Skip to main content

Rebel commander: Khamis Gadhafi, Moammar's son, killed in Libya

By the CNN Wire Staff
Khamis Gadhafi, son of former Libyan leader Moammar Gadhafi, was killed in battle Sunday, a rebel commander said.
Khamis Gadhafi, son of former Libyan leader Moammar Gadhafi, was killed in battle Sunday, a rebel commander said.
  • A survivor claims that Khamis' brigade killed 150 civilians last week
  • Khamis died in a battle in northwest Libya, rebel leader Mahdi al-Harati says
  • Khamis died from his injuries at a hospital and was buried, al-Harati adds
  • Early this year, he was in the U.S. meeting with military experts and others

(CNN) -- Seven months after he toured the United States and days after his forces were accused of gunning down 150 captive civilians who had been told they'd be freed, Khamis Gadhafi is dead, a rebel commander said.

Khamis headed the notorious 32nd Brigade, which long had been charged with protecting the Gadhafi family and had been central -- and, according to a U.S. official and human rights advocates, notorious -- in Libya's ongoing conflict.

Mahdi al-Harati -- the vice chairman of the rebel's Military Council, the military wing of the National Transitional Council -- said that Khamis was killed after a battle with rebel forces between the villages of Tarunah and Bani Walid. The battleground is in northwest Libya, near Misrata.

Khamis was taken to a hospital where he died from his injuries, said the rebel commander.

He was then buried in the area by rebel forces, according to al-Harati.

Rebel officials have made previous claims, which later appeared untrue, reporting the death or capture of members of Gadhafi's family. There has been no immediate confirmation of Khamis Gadhafi's death from officials affiliated with Moammar Gadhafi.

Khamis commanded a special forces unit, also known as the Khamis brigade.

This spring, U.S. Vice Adm. William Gortney of the Joint Staff describe the brigade as "one of the most active in terms of attacking innocent people."

Among other purported attacks, forces commanded by Khamis Gadhafi killed an estimated 150 captive civilians on August 22 as they retreated from Tripoli, alleged survivor Muneer Masoud Own told CNN.

Rebels advancing on Tripoli discovered the bodies, charred beyond recognition, in a warehouse next to a military base. In addition, a resident who lives nearby told CNN that at least 22 bodies were found in a ditch near the base, but it was not clear whether those remains were connected to the killings.

CNN cannot independently verify the claims.

Human Rights Watch and Amnesty International have detailed an incident they believe is the same one. Fred Abrahams, a special adviser for the former advocacy group, said Human Rights Watch found 45 bodies in a warehouse but added it is possible there were more deaths.

Seven months ago, Khamis was traveling across the United States and meeting with, among others, Deepak Chopra, defense contractors and U.S. military experts.

The program included contacts with AECOM Technology Corp., which had been involved since 2008 in a multibillion-dollar initiative with Libya to modernize the country's infrastructure.

It was the company's understanding Khamis was an MBA student from a university in Spain, AECOM chief communications officer Paul Gennaro said this spring.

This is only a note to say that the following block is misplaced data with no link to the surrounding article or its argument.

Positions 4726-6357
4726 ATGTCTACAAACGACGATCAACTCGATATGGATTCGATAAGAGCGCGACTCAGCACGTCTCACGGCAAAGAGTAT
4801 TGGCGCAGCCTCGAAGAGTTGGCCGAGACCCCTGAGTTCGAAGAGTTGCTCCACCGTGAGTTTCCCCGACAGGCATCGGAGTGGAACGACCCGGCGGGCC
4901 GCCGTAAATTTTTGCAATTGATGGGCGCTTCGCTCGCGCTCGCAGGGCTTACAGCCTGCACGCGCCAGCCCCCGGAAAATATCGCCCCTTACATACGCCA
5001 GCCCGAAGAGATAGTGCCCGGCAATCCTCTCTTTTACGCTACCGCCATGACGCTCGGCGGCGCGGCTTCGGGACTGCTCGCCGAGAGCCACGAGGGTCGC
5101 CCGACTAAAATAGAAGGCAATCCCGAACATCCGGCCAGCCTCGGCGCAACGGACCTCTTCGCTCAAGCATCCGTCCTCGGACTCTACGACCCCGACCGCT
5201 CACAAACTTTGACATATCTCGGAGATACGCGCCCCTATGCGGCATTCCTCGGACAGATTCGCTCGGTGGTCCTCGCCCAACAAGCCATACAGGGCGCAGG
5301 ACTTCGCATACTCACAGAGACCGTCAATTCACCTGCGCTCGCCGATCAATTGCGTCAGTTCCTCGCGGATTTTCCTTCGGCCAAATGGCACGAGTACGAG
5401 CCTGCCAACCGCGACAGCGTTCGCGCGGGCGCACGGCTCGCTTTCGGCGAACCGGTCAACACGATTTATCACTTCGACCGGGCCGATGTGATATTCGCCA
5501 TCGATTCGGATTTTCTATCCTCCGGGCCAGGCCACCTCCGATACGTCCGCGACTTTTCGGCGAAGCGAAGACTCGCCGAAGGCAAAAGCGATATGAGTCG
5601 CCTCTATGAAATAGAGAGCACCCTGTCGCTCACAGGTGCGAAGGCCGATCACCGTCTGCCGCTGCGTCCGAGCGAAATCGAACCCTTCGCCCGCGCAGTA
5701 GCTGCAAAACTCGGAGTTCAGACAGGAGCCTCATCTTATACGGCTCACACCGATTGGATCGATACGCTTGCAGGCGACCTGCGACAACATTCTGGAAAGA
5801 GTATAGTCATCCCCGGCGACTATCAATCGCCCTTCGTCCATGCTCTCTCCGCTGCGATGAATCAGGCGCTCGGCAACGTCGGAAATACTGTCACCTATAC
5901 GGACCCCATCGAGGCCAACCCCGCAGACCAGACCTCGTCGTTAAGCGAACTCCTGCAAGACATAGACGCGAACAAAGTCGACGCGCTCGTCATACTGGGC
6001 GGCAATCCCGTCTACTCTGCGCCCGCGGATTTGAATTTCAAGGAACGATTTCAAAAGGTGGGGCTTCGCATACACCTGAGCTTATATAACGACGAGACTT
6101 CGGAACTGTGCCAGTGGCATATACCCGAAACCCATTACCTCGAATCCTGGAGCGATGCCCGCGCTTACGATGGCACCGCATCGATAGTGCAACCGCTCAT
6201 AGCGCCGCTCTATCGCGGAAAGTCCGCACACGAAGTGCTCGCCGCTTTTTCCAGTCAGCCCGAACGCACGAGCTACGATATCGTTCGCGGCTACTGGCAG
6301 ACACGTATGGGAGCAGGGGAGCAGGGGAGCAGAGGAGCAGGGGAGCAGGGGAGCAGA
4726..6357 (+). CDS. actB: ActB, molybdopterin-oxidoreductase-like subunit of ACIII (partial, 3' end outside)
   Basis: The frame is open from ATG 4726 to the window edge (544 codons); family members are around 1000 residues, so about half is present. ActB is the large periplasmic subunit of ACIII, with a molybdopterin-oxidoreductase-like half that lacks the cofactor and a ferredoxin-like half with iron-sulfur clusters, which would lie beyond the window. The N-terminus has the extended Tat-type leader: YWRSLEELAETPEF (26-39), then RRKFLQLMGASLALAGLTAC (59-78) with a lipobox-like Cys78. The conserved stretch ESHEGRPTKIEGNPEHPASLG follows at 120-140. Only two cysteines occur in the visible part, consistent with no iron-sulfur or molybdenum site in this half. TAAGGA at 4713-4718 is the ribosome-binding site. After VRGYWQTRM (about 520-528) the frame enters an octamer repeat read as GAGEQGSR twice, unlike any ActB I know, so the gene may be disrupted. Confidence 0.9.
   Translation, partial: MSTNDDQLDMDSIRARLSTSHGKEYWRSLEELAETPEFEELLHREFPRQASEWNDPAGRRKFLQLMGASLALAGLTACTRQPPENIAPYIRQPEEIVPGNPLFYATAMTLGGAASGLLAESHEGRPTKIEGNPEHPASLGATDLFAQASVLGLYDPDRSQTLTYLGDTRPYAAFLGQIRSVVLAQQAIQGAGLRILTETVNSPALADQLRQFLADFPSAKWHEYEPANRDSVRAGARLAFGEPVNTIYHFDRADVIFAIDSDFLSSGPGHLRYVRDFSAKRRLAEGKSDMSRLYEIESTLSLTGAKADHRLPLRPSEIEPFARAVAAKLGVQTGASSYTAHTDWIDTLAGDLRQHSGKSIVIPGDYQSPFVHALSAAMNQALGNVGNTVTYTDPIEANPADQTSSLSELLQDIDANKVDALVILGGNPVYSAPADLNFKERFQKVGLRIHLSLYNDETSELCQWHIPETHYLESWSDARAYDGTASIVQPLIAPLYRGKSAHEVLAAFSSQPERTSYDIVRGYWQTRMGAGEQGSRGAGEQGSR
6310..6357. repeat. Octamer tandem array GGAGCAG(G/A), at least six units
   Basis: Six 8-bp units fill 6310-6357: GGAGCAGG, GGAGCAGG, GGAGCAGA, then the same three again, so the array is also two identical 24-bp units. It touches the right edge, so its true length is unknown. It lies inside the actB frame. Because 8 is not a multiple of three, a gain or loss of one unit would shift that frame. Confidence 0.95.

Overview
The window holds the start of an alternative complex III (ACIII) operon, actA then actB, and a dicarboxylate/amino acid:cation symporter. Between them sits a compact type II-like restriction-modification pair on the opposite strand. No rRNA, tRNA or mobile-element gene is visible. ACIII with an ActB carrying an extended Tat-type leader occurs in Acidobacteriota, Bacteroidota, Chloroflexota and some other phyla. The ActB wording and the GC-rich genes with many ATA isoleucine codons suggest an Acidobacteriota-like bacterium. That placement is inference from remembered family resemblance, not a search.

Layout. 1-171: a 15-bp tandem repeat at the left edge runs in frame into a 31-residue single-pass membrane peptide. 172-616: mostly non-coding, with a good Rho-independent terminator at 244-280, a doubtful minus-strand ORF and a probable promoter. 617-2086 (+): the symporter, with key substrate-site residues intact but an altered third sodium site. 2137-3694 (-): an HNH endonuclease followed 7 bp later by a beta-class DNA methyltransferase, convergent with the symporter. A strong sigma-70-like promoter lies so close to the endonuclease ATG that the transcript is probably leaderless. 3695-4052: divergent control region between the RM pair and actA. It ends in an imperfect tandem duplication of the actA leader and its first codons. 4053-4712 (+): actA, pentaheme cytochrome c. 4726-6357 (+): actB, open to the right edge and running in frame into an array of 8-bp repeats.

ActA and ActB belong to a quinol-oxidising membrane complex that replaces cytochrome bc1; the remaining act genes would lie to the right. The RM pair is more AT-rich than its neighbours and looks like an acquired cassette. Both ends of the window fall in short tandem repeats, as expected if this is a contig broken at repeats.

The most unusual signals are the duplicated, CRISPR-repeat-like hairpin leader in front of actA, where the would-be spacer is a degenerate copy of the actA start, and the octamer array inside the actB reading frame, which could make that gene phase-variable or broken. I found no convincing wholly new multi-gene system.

"We were aware of the student's family relationship, but we were not informed of any military connection whatsoever," Gennaro said, adding AECOM was "shocked and outraged" to learn of the young Libyan's role in his country's crisis.

U.S. Air Force Academy spokesman John Van Winkle told CNN that while Khamis Gadhafi was in the United States, he was given a "standard tour" of the Colorado Springs, Colorado, campus on February 7.

Khamis also flew to Chicago for training with AECOM lawyers on such topics as "global contract management" and "foreign corrupt practices training."

It was in Illinois, in a session on leadership, that he met Chopra. The wellness guru described Khamis as impeccably dressed in a hunting jacket, polite and unassuming. Chopra said Gadhafi said he was "in the investment business."

"We had been informed by the State Department that he was going to be there, that he didn't want to use his official name and we should respect that," Chopra told CNN by phone earlier this year. "So he introduced himself with his name, but he didn't use the name Gadhafi."

But in March, U.S. State Department spokesman Mark Toner denied the department had approved any meetings that involved Khamis Gadhafi, calling it a "private internship" that did not require department approval.

Khamis Gadhafi next went to Washington, where he met with -- among others -- representatives from defense contractor Northrop Grumman. A spokesman for the company, Randy Belote, confirmed such a meeting took place.

National War College spokesman Dave Thomas said the son of Gadhafi visited there, accompanied by a State Department representative, and met with faculty and deans. Tactics were not discussed, though the "structure of military education" was, Thomas said.

New York Stock Exchange spokesman Richard Adamonis also confirmed that Khamis Gadhafi visited the exchange as part of a group on February 17.

But later that day, he cut short his tour to return to Libya.

By March, Khamis Ghadafi was being featured on Libya's state TV, which aired footage from the family's Tripoli compound showing him dressed in uniform and greeting people.

CNN's Salma Abdelaziz, Tom Watkins, Pam Benson and Brian Todd contributed to this report.